View Full Version : Does anyone here homeschool?

11-26-12, 10:58 AM
This semester at public school was a disaster. Huge behavior problems, and the school proposed to move DS7 into a special day class with kids with Downs Syndrome. So we are pulling him out to homeschool.

Is there anyone else here who homeschools? Do you have any tips for how you break up the lessons and provide lots of breaks and rewards? Are there any particularly good homeschooling forums I should check out?

11-27-12, 03:52 PM
This semester at public school was a disaster. Huge behavior problems, and the school proposed to move DS7 into a special day class with kids with Downs Syndrome. So we are pulling him out to homeschool.

Is there anyone else here who homeschools? Do you have any tips for how you break up the lessons and provide lots of breaks and rewards? Are there any particularly good homeschooling forums I should check out?
Zette, you might send a pm to member ccom5100. I know she homeschooled her ds for a time...

11-27-12, 07:46 PM
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11-28-12, 10:05 AM
Thanks for the threads. I guess what I'm looking for is advice that is specific to homeschooling someone with ADHD. For instance, Russell Barkley tells teachers to cut assignments into very small chunks, like 5 problems at a time. I expect I'll be giving DS a lot of breaks to go jump on the trampoline or play on the swingset. Any other tips you've found useful?

11-29-12, 04:46 PM
The beauty of homeschooling is that those "breaks" don't have to be the breaks at all. They can become the teaching !!!!

Do trampoline math. 2 jumps to the right, plus 3 jumps to the left = how many jumps ? Have him divide the trampoline into 1/4. 1/2, or 1/3. How many jumps to caver the tramp if it's divided into 1/2. The trick with homeschooling an ADHD'er should be to find their learning style and modify your teaching to that, not mimic the system your leaving by just continuing with the same old things that left him unable to focus to begin with.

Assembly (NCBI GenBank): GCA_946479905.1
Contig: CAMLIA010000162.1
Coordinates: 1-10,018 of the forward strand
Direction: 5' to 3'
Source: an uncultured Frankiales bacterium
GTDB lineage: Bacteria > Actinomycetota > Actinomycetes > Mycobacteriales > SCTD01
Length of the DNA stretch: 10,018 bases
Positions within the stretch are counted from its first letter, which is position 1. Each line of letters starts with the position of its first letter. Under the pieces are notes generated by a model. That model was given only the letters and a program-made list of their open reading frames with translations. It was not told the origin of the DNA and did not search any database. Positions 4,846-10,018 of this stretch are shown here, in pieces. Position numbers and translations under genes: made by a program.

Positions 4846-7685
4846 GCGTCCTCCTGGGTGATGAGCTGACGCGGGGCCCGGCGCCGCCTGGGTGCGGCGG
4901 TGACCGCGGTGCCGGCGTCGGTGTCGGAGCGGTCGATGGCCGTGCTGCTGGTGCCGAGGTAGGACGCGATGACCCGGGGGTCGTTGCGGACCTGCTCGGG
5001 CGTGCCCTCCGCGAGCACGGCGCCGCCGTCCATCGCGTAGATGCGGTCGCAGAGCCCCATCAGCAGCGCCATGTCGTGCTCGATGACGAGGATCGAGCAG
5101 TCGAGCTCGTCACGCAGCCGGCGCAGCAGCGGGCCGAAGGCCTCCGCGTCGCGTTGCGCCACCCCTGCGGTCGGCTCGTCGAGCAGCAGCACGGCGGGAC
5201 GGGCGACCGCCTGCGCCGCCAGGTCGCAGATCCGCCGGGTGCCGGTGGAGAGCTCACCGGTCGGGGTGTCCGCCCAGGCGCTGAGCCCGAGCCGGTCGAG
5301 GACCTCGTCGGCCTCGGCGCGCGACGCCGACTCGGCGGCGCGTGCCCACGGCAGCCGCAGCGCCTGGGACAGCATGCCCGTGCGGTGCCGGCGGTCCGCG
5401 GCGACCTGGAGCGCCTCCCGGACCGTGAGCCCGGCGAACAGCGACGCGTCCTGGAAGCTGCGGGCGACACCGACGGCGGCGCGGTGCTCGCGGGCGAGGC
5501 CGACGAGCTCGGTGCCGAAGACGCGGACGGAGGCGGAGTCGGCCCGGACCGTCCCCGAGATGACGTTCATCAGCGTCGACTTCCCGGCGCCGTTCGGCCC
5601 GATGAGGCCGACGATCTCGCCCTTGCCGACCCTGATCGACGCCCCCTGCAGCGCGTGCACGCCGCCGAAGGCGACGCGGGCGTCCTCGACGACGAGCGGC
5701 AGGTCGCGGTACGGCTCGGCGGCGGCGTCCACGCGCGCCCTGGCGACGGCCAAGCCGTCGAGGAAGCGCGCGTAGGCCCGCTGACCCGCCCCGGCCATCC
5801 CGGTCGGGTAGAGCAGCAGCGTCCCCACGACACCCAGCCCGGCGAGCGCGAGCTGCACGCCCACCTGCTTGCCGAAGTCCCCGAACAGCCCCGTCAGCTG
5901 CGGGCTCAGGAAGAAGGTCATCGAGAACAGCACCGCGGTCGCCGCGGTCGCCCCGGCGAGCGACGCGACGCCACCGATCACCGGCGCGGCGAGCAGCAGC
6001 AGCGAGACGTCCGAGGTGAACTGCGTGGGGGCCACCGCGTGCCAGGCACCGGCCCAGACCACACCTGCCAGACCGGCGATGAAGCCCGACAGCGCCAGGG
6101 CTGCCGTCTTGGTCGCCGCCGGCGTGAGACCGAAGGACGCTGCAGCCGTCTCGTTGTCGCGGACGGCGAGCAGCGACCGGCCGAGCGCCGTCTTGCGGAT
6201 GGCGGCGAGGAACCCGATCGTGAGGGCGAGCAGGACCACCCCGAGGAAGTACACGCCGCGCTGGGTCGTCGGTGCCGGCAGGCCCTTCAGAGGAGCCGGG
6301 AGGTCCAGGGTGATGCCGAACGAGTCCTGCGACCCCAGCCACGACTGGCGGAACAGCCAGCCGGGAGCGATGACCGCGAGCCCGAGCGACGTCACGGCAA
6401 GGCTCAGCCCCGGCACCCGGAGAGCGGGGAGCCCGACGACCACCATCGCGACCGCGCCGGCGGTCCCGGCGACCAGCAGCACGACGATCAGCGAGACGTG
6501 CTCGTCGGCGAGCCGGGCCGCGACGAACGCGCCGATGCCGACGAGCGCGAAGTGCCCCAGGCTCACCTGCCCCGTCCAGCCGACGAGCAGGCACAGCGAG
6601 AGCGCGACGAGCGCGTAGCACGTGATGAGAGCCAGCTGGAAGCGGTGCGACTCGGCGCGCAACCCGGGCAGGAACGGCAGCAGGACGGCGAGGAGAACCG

Movement is a great way to bring learning into focus for kids who need to move. Practice spelling with a stick out in the sand box instead of a sheet of paper. Experiments and hands on learning will go a long way for your son. A trip to your local museum, library, any historical landmarks in your community, plays etc. are all great tools in a homeschoolers arsenal. Facts and feeling about history and places sink in better if they are lived, not read about. The most important thing you can teach your little guy is to WANT to learn and explore and discover.
He'll do great if he can keep these natural talents instead of having learning his ABC's and 123's force fed to him so that learning becomes a negative experience to be avoided. You'd be amazed what a little planning and research combined with a trip to a local lake, forest or river can reveal. Lessons on life cycle of the forest, animals, pollution, function of the trees, photosynthesis etc. Let your son take charge of the lesson and then help him expand on his thoughts. At home afterwards you can make a journal of your adventure to practice writing skills. Start a scrapbook of all the places you go and see. Just make it interesting and fun.

12-20-12, 12:02 AM

I am new to this board. Literally (as in this evening). I am starting home school in January for 1 of my daughters. To give you a breif background and make a VERY long story as short as possible, and then let you know programs we are using for schooling:

I have had epilepsy since 10yrs. of age.
Major downside was that as a result some of my major issues when undiagnosed into adulthood beacause it was chalked up to seizures/seizure meds.